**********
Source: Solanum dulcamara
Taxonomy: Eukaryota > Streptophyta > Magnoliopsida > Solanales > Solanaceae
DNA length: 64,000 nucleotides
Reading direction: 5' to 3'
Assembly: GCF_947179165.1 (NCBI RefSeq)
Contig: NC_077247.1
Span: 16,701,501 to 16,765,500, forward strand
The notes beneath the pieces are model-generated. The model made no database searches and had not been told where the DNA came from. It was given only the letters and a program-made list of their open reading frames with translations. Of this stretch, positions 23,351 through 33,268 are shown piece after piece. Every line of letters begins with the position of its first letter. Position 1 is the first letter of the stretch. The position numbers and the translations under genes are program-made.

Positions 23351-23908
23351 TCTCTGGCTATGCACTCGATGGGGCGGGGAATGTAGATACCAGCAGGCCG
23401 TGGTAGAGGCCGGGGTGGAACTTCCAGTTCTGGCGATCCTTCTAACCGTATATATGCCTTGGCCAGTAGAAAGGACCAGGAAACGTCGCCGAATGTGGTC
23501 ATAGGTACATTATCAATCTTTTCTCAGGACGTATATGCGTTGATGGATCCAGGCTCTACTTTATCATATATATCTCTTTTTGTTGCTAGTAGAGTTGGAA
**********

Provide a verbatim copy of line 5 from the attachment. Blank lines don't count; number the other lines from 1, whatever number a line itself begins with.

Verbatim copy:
Assembly: GCF_947179165.1 (NCBI RefSeq)